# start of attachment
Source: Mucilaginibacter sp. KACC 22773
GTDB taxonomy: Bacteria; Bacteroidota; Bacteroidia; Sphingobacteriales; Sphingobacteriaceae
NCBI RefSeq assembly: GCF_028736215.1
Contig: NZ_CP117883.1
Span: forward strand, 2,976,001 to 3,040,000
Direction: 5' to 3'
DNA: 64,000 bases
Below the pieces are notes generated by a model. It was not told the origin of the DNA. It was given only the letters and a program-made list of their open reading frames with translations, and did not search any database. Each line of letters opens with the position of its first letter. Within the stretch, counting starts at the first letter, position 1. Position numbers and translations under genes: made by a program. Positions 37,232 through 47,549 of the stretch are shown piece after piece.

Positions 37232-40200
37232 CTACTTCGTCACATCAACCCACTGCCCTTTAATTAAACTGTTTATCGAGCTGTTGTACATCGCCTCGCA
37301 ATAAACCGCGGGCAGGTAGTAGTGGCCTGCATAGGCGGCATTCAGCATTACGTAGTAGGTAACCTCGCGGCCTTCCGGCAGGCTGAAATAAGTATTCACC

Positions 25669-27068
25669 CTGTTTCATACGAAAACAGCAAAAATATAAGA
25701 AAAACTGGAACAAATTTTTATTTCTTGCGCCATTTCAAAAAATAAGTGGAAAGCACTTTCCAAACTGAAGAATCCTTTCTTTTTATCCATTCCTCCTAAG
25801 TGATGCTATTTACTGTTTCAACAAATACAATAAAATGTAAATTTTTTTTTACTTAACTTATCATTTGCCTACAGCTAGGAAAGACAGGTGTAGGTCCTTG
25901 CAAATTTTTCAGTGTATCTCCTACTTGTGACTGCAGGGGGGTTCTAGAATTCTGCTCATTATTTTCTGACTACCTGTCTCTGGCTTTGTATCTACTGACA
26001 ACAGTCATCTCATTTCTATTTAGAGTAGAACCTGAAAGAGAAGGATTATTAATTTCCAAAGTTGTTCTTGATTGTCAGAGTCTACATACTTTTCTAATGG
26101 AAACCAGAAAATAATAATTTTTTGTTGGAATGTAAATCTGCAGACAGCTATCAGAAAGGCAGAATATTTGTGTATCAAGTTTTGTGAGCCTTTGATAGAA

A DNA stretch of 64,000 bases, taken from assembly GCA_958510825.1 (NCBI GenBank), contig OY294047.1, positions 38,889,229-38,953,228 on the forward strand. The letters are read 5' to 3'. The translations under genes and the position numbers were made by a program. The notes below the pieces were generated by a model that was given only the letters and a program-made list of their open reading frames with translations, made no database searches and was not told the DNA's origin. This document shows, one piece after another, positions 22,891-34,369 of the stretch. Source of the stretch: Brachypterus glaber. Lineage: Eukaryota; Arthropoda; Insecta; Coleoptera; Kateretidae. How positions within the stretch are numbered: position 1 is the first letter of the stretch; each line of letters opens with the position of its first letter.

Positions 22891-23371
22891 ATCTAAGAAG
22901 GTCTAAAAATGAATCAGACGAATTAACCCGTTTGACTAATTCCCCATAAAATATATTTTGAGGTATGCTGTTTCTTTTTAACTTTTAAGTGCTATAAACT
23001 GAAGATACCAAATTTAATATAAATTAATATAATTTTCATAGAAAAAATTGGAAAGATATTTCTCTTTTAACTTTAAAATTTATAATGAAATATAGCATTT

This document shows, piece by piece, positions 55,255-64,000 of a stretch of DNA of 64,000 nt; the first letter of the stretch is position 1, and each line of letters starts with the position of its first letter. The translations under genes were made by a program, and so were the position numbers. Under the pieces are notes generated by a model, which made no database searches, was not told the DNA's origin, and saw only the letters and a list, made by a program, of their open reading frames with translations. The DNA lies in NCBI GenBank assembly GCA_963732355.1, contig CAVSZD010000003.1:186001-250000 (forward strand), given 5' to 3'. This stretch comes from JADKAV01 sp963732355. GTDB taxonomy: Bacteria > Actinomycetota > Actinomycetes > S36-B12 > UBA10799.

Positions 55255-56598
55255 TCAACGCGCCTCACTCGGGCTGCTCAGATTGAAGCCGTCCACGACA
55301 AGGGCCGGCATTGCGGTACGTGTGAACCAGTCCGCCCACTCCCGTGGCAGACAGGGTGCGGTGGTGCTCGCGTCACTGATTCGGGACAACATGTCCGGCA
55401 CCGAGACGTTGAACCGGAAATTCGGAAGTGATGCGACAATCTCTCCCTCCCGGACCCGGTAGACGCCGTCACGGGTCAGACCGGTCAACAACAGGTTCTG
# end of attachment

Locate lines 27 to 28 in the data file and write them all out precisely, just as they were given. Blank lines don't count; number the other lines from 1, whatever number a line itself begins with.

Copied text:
55301 AGGGCCGGCATTGCGGTACGTGTGAACCAGTCCGCCCACTCCCGTGGCAGACAGGGTGCGGTGGTGCTCGCGTCACTGATTCGGGACAACATGTCCGGCA
55401 CCGAGACGTTGAACCGGAAATTCGGAAGTGATGCGACAATCTCTCCCTCCCGGACCCGGTAGACGCCGTCACGGGTCAGACCGGTCAACAACAGGTTCTG